But it sure does seem like a good decision compared to some of Roethlisberger’s latest decisions, particularly those which led to two sexual assault accusations, one in 2008 and the other in March of 2010, both of which took place in bars. As stated previously, Roethlisberger won’t face charges in either case due to lack of evidence. Finally, we can commend Big Ben for a good decision: not leaving the crime at the scene.

So, what conclusion can be gleaned from a motorcycle wreck and two sexual assault accusations? Only one: Roethlisberger needs a helmet to drive, and a lawyer to party.

Now, one could argue that Roethlisberger is simply a victim of bad luck. It’s doubtful he would argue that statement, and would also state that he trying his best to change his luck. Heck, in his efforts to “get lucky,” Roethlisberger has indeed found “luck,” as two , count ‘em, two , criminal charges have been dropped.

Roethlisberger’s name has been so tarnished that marketers don’t even trust it enough to sell beef jerky. PLB Sports, a marketing company, has discontinued a contract to make “Big Ben Beef Jerky.” Shame on Roethlisberger! No, not for his mistreatment of women. For depriving the world of “Big Ben Beef Jerky.” Now that’s criminal.

There’ll be no more “Big Ben Beef Jerky” on grocers’ shelves. Let’s hear it for Ty Ballou, president of PLB Sports. At least there’s one person who knows where Big Ben’s beef shouldn’t be.

It’s a development that's sure to have consumers of the product asking “Where’s the beef?” It’s a question that if Roethlisberger continues to ask of himself, then he will soon find “the beef” in a crime lab, scrutinized and analyzed. Instead of the beef jerky, Roethlisberger will find that he himself is the “processed meat.”

It’s probable that had Roethlisberger not been accused of his latest sexual assault, Holmes would likely still be a Steeler. Holmes was the fall guy for Roethlisberger’s stupidity, collateral damage, if you will. No, race had nothing to do with the Steelers decision. Holmes was not let go because he was black. In the eyes of the Pittsburgh front office, there’s no difference between a stupid white guy and a stupid black guy. But the stupid white guy is clearly more valuable to the Steelers. There’s not a woman alive who would label Roethlisberger a “keeper”, but the Steelers have no problem labeling him as such.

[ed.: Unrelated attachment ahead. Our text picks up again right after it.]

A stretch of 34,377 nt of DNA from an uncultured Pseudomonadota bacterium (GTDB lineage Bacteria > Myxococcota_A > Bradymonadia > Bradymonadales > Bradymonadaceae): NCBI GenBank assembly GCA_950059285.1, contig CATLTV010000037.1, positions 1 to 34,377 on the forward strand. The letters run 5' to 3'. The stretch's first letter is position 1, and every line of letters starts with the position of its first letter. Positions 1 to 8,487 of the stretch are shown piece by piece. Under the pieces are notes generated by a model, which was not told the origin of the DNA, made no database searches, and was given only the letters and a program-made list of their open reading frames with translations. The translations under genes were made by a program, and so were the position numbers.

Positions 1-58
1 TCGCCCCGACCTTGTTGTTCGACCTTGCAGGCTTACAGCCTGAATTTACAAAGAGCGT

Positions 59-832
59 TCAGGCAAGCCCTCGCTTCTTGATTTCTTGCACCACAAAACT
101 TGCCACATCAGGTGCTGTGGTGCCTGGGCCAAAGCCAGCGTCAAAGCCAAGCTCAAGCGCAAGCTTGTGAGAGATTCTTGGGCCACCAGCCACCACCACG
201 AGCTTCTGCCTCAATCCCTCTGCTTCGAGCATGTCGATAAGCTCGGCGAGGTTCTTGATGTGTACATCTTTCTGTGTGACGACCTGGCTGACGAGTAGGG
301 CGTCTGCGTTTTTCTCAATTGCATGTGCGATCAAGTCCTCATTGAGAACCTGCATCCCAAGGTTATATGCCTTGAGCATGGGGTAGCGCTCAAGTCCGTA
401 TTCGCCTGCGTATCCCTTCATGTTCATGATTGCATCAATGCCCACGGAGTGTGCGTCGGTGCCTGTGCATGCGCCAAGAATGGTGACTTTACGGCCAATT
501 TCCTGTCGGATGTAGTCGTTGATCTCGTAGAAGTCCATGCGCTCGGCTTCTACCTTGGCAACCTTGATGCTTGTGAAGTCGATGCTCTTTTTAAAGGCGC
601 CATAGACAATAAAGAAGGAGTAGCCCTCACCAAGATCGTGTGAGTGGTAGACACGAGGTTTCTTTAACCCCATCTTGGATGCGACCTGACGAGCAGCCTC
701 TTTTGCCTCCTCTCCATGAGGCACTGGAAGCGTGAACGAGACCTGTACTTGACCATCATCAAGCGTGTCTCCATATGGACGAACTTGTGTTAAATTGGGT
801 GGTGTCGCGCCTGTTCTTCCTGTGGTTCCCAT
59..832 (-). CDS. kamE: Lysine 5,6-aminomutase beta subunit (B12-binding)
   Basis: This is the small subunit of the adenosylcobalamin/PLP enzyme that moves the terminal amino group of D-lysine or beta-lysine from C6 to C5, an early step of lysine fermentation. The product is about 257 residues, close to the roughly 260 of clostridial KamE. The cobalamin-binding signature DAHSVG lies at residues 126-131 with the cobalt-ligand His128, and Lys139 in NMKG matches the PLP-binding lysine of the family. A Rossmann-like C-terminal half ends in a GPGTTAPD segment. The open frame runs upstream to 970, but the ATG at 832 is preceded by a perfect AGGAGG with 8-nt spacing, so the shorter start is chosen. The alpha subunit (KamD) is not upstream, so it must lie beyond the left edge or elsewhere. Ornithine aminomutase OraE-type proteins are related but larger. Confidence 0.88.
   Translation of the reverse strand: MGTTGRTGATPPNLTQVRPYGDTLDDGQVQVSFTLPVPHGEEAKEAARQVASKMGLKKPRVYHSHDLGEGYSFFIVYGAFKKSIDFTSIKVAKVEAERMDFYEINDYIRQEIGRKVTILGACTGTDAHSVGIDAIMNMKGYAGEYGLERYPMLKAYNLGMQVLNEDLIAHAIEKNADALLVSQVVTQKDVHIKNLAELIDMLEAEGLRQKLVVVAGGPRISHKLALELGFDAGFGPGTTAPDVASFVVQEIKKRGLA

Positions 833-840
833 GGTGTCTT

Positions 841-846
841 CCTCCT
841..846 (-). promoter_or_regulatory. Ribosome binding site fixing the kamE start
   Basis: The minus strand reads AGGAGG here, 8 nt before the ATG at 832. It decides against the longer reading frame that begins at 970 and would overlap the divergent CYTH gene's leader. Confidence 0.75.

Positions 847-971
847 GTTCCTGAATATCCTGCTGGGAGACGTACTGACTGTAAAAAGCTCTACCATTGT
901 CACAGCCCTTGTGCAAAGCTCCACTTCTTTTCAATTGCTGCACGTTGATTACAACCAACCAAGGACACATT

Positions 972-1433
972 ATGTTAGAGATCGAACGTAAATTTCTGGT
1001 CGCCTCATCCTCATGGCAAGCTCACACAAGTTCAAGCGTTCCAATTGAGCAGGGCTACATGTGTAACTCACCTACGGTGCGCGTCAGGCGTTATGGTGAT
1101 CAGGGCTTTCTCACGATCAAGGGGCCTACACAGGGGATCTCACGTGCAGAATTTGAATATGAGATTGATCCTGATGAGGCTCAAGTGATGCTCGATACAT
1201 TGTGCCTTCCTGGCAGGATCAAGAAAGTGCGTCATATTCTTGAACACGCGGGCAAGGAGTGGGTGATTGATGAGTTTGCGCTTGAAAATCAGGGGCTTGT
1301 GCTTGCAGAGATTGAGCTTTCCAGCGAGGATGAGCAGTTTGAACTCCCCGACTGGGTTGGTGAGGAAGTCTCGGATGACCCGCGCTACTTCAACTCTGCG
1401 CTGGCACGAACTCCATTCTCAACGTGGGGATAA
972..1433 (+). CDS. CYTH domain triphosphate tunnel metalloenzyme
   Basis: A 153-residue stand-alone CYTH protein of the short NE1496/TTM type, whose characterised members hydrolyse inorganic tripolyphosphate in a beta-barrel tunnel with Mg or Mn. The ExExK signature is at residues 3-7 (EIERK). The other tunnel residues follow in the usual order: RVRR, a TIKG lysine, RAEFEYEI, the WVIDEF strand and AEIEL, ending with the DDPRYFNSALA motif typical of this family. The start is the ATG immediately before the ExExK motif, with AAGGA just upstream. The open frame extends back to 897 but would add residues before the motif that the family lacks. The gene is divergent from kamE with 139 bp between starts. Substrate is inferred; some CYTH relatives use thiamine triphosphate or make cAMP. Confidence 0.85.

Does the acquisition of Holmes make the Jets a Super Bowl favorite? Absolutely. When you strengthen a team that advanced to the AFC championship game last year, then they have to at least become the most likely candidate to represent the conference in the Super Bowl. And Holmes’ acquisition definitely strengthens the team.

Along with Braylon Edwards, Holmes gives the Jets a dynamic wide receiving tandem, and one good set of hands. They’re sure to impress as the wideout duo known as “Dropped Balls, Dropped Charges”.

And Holmes, along with Jets defensive end and marijuana connoisseur Shaun Ellis, will encourage supply and demand to converge in economic equilibrium.

For a fifth-round pick, Holmes was a bargain. It matters not that he’ll miss the first four games of the season. I’m sure that when the Jets' front office and coaches analyzed the trade, they likely speculated on Holmes’ contribution in the last four games of the season anyway.

So, the Steelers’ loss is the Jets’ gain. And the Steelers’ loss is a clear message to Roethlisberger that if his behavior doesn’t improve, they’ll be forced to trade another player.